Tencent, China’s social and entertainment giant
Right now, there are just a handful of tech companies in the world worth more than US$500 billion. The first Asian tech firm to join that exclusive club? Tencent, putting it among the ranks of Apple, Google and Facebook.
The story of Tencent’s rise goes hand in hand with China’s dramatic internet boom that began in the 1990s: Between 1994 and 1998, the number of web users grew from only 1,600 to more than two million.
At that time, a young man named Pony Ma decided to pounce on the opportunity. He saw that, despite explosive growth, something was missing on the internet in China. While people in the rest of the world were communicating with each other through instant messaging services like AIM, there was nothing like that in his country.
In 1998, Ma quit his job to found Tencent with a few friends. Their first product was the OICQ messenger, a near-replica of Israel’s ICQ -- later renamed QQ.
As expected, QQ spread rapidly in a massive country that was desperate to find an efficient way to connect its 1.3 billion people. As a pioneer, Tencent quickly fortified its dominance in online chat.
Rather than sitting on its early success, a decade later Tencent saw another opening. China’s internet was going through a transformation again -- this time, from desktop to mobile. By 2010, more than half of China’s population was using cell phones -- and nearly 40% of those users were browsing the web with their handsets.
It was clear that Tencent had to evolve, and the answer came in the form of WeChat, an instant messaging app designed for mobile.
Before the arrival of WeChat, people in China were texting each other through SMS, which charges per message. WeChat lets user dispense with their text messaging plan altogether and switch to online data.
But WeChat does much more than just texting. At first, it let users exchange voice messages, or shake their phones to connect with users nearby. Since then it’s grown to encompass almost every part of live in China: Today, people can share photos, order food, call a taxi, pay utility bills, and make a hospital appointment.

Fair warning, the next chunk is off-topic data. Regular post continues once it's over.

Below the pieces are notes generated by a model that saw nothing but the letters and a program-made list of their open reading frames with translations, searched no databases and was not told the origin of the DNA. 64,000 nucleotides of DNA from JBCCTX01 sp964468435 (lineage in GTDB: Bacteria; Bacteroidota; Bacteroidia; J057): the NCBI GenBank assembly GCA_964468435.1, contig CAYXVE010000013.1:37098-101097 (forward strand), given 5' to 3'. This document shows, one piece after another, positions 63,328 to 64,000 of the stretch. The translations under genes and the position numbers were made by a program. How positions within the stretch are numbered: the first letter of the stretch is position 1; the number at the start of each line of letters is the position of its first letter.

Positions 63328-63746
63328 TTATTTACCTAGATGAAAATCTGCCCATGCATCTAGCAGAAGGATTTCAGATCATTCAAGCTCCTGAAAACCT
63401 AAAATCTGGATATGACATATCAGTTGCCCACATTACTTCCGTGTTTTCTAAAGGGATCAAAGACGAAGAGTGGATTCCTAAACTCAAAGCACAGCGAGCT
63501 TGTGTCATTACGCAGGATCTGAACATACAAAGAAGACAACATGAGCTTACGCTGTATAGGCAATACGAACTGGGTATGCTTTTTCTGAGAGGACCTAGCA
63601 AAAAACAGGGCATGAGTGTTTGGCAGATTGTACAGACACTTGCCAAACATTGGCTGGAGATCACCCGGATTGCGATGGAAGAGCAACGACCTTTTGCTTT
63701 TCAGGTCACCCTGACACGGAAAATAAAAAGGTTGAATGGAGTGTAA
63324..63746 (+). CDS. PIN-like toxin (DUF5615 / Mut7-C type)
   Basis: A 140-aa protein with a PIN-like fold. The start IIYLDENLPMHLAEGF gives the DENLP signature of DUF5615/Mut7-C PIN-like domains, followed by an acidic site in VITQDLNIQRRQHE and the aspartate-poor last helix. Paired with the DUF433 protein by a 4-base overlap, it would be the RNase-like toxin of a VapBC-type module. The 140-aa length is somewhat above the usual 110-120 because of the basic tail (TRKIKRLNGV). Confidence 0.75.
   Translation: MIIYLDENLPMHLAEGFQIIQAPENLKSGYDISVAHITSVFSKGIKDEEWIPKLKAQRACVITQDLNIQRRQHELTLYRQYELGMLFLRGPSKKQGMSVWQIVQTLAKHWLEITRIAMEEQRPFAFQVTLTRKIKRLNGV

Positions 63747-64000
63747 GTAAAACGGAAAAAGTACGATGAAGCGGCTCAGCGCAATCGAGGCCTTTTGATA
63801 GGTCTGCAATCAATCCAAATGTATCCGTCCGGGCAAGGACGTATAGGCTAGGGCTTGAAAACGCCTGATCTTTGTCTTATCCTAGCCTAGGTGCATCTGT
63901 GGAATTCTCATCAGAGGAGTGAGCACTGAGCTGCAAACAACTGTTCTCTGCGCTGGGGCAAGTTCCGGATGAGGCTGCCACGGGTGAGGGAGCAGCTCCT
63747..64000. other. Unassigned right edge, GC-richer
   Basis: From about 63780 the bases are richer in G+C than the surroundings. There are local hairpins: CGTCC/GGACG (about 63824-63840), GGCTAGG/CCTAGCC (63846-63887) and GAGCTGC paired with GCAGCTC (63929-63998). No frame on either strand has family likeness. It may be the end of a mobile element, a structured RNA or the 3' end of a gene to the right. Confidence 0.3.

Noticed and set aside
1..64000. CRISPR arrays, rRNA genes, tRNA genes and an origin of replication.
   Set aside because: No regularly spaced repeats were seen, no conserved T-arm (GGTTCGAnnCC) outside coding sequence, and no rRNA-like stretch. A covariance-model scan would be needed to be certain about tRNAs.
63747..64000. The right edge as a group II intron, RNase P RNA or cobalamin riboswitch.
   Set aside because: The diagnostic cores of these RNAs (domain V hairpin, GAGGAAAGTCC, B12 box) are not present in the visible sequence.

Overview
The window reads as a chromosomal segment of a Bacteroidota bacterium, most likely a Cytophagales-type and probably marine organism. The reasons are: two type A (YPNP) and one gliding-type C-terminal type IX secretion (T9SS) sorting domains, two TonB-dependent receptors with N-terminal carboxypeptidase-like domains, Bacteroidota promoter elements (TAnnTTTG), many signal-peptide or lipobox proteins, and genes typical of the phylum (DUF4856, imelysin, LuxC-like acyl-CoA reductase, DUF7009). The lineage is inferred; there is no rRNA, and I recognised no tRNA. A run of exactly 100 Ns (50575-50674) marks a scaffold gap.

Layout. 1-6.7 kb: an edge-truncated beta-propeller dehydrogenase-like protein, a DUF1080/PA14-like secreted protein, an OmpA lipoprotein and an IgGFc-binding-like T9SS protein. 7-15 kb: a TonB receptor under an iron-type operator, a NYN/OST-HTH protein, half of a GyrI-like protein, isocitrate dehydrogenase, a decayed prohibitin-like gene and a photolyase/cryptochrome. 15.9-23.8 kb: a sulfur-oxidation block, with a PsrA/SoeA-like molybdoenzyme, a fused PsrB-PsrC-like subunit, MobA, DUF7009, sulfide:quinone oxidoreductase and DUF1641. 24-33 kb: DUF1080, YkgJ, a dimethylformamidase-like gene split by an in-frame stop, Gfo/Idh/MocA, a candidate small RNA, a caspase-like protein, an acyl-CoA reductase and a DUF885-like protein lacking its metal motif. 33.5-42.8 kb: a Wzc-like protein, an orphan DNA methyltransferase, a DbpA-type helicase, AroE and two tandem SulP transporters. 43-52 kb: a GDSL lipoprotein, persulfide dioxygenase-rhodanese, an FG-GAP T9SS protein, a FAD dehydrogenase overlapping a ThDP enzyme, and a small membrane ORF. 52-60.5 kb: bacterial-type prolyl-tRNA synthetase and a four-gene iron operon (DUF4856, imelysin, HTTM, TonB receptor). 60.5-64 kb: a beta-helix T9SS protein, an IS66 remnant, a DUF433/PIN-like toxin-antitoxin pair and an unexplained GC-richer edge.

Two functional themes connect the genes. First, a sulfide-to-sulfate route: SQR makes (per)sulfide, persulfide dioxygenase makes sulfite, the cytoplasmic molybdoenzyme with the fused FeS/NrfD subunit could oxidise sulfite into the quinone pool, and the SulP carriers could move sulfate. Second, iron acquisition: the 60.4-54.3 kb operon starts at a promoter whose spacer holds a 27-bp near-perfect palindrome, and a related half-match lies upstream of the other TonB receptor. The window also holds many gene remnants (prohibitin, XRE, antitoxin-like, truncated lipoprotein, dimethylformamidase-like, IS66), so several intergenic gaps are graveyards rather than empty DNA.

Within a year of its launch in 2011, WeChat reached 100 million users. It now has more than 1 billion users.
And if you’re wondering what happened to QQ, it still exists -- on both desktop and mobile -- but now targets mainly younger users.
In China, WeChat is paramount. But outside the country, Tencent is mostly known for gaming.
League of Legends and Clash of Clans are made by California-based Riot Games and Finland’s Supercell -- but both are owned by the Chinese giant. Tencent also has a major stake in Activision Blizzard, the publisher of Call of Duty and Overwatch.
Inside China, Tencent has several original hit titles released through WeChat and QQ. Its most successful game so far is “Honour of Kings”, a mobile MOBA (multiplayer online battle arena). Since its launch in 2015, the blockbuster has attracted over 200 million gamers. It’s so popular that a couple even named their newborn after the game.
But that’s not all. Tencent is already a music streaming heavyweight in China, running the country’s three most popular services: QQ Music, Kugou Music and Kuwo Music.
It’s also the sole online distributor of the big three western music labels: Universal Music, Sony Music, and Warner Music. Local rivals who wish to stream songs from those labels have to pay Tencent for the rights.
And it looks like Tencent’s music ambition isn’t limited to inside China. This year, it launched its first music label -- Liquid State -- in partnership with Sony Music. Focusing on electronic dance music, it’s already planned exclusive collaborations with Alan Walker -- the top-selling DJ behind platinum hit “Faded”. Three Asian mega-pop stars have been enlisted as ambassadors in their respective homebase, including Seungri from South Korean boy band Big Bang.